To be frank (don’t worry, you can still be Shirley) the first thing that disturbs me about writing about how gaming made me is that so many of you reading this won’t be old enough to remember going into a John Menzies and browsing the racks and racks of games between £1.99 and £2.99, buying one almost certainly on the basis of how interesting the cover was (or sometimes how many games they’d managed to crush on; Codesmasters sticking four, usually terrible, games on some of their tapes got me more than once) and then going home and waiting for the tape to load while reading the insert.
Good lord, so few of you will remember running down to the newsagents, back when newsagents were observably owned by a bloke or a family and weren’t “convenience stores” with bright lighting and dirty magazines with blue wrappers so you can’t see the boobies; running down to the newsagents with the crappy wood panelling and boxes of fingered-too-many-times sweets because it wasn’t good enough to be one of the shops with the glorious rows of jars behind the counter (just fags at this one); running down to the newsagents to get the latest issue of Your Sinclair or Zzap or Amstrad Action to obsess over not even the games but the writing, somehow; obsess over how Linda Barker or Gary Penn or Frank O’ Connor or Jonathan Nash (oh god, Jonathan Nash) managed to thrill and make us laugh by writing about bloody games.
Bloody crappy games, honestly. It’s nice to go back and be nostalgic, but when talking about how gaming made me, it’s remarkable to remember how long I spent playing games that weren’t any good on my beloved Amstrad CPC (oh, how I loved you; how I still regret selling you for £30 to a family with some young kids so they could have their attention captured by the Play School disks we bought for my brother.)
Even the ones which were good—brillo conversions of Chase H.Q., Smash T.V. and Gryzor, for example—don’t really stand up in this day and age, where we can play the originals on our PCs with some jiggery-pokery.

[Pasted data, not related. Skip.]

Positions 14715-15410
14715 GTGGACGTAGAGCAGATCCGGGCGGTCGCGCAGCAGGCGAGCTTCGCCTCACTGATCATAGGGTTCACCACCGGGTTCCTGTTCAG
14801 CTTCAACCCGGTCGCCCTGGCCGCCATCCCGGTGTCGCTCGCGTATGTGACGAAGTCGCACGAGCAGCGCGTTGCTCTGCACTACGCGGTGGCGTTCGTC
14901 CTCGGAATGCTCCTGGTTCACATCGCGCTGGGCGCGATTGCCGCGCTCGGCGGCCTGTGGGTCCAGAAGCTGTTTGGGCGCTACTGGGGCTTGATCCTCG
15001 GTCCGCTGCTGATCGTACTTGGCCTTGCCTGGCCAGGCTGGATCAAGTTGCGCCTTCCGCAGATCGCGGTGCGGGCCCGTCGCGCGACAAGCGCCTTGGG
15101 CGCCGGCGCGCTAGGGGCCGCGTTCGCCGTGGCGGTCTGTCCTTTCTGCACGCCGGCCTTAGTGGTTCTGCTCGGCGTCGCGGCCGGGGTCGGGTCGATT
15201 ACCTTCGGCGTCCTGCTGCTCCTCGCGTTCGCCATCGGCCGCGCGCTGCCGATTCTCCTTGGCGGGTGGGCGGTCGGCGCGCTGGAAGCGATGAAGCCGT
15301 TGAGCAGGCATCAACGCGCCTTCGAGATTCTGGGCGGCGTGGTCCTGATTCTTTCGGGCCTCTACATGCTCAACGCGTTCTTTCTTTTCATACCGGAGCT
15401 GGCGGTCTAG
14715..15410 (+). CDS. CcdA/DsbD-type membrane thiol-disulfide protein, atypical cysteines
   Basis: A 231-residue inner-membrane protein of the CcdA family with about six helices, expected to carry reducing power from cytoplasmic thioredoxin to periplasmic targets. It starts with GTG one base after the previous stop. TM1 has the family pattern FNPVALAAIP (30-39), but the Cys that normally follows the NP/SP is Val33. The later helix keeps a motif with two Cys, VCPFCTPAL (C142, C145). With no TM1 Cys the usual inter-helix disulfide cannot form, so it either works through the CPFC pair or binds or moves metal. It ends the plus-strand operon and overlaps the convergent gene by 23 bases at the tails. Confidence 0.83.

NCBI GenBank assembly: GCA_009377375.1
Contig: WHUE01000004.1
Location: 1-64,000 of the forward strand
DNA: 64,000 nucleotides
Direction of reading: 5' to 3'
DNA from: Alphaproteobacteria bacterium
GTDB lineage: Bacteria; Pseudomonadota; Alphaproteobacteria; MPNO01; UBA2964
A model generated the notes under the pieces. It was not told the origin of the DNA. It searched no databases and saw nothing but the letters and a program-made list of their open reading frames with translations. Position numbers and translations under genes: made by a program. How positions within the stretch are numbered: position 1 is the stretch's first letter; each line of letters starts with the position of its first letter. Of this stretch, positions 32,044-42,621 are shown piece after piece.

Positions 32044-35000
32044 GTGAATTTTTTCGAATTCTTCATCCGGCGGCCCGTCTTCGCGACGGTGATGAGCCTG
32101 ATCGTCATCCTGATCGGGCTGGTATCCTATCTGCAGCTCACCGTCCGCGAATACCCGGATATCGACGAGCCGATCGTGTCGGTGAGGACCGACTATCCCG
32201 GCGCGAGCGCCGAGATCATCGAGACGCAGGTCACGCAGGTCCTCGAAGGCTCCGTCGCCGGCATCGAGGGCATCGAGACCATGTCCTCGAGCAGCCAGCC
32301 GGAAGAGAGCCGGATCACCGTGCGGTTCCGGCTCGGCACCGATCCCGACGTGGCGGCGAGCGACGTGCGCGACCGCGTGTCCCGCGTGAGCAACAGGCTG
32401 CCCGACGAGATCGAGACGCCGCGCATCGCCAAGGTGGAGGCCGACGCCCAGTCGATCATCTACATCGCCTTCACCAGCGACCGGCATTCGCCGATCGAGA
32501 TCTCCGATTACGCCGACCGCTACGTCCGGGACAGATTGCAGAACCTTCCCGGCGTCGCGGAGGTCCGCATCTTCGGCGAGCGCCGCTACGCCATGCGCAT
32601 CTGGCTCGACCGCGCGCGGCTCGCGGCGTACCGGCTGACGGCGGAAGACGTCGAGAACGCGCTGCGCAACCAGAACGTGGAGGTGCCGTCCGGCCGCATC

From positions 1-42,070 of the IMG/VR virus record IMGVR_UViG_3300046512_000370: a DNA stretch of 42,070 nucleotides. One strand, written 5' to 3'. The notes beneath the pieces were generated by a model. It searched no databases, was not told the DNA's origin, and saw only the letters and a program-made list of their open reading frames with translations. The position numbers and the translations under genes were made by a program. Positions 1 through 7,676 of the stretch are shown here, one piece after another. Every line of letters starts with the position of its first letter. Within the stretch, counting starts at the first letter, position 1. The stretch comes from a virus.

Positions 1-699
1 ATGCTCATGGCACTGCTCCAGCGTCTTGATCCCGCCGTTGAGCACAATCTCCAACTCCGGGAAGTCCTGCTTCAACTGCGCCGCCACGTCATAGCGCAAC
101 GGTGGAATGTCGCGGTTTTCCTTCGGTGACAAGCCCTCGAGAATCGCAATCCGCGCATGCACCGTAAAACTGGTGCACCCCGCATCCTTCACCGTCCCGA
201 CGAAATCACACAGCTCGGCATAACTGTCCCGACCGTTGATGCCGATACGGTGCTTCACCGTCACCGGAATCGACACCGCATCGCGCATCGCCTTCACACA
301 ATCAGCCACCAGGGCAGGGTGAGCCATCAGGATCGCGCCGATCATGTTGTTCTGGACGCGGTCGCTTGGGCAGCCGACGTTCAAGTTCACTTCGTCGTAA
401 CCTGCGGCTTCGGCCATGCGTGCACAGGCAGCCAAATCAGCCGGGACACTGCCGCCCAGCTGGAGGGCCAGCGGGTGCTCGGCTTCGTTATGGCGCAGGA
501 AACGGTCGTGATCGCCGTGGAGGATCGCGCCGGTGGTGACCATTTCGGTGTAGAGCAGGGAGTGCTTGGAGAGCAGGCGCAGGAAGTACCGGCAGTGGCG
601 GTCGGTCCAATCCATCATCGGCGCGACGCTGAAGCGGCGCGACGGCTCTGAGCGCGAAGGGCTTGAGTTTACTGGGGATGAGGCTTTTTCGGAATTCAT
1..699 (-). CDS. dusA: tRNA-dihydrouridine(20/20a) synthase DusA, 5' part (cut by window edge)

So I’ll just talk about the one which I remember that transcends.
Head over Heels (Ritman/Drummond/Stevens)
There’s a lovely PC remake of this, so I can get away with it, I think. Head over Heels is the first game that I can remember that I actually cared about. There were isometric adventure games before, and I had played them, never quite gelling with the forever slightly clumsy diagonal movement (my CPC came with Spindizzy, for example, which many remember fondly) but here, finally, was a game with proper character; a pair of characters, in fact. The titular Head and Heels. Trapped in their separate prison cells, our initial task is—quite simply—to reunite them.
It’s surprising to read that so many years later Ritman claims to have made the story up in ten minutes (well, according to Wikipedia, anyway) because he’s forgetting that what made Head over Heels so charming—still charming—was that it sublimely recognized the importance of strong characterization through not only art but design (Head can carry stuff and jump high; we surmise he’s the brains of the operation. Heels runs fast; so he’s muscle) and the pacing. That our initial goal to unite Head and Heels is so superbly rewarded with their combined powers, and our new quest opens up several worlds in which we’ll be forced to use Head and Heels powers together and, in moments of wonderful risk, separately, is a work of wonder recognisable even by my 8-9 year old self.
In fact, I’d be hard pushed to argue that there hasn’t been a game since that has used the multiple protagonists with separate skills quite as well. I can’t think of one, anyway.
Wolfenstein 3.D (id)
Indiana Jones and the Fate of Atlantis (Lucasarts)
A strange pairing, but they are forever linked in my mind. As my Amstrad CPC entered its twilight years and my Game Boy—gorgeous cream brick that it was—didn’t satisfy all of my needs, I began to look for a replacement. I scoured the magazines, returning to a comparison article in Games-X (of all things!) comparing the latest systems. I whittled it down. Obviously I was going to get the just-released Super NES or an Amiga.
(Worth noting that my decision to get either—for a few years at least—didn’t preclude me loving Amiga Power and Super Play, the same way I loved Your Sinclair. Did I mention I love games writing, so much I’d read it without owning the system? Really I should be writing an article about how games writing made me.)
My father didn’t like either of the options I put to him. A Super NES, after all, was just a toy. And to him, an Amiga was yesterday’s technology (remember, this is ’92—I held onto my Amstrad a LONG time.) He decided we were going to get a PC.
There’s a strange thing he did here, though, something I remember well because he didn’t just make the decision. He convinced me it was the right thing to do, which in retrospect was a pleasing thing—to have respected my opinion enough to know he had to make me see why he was making the right decision. (Thanks, Dad.)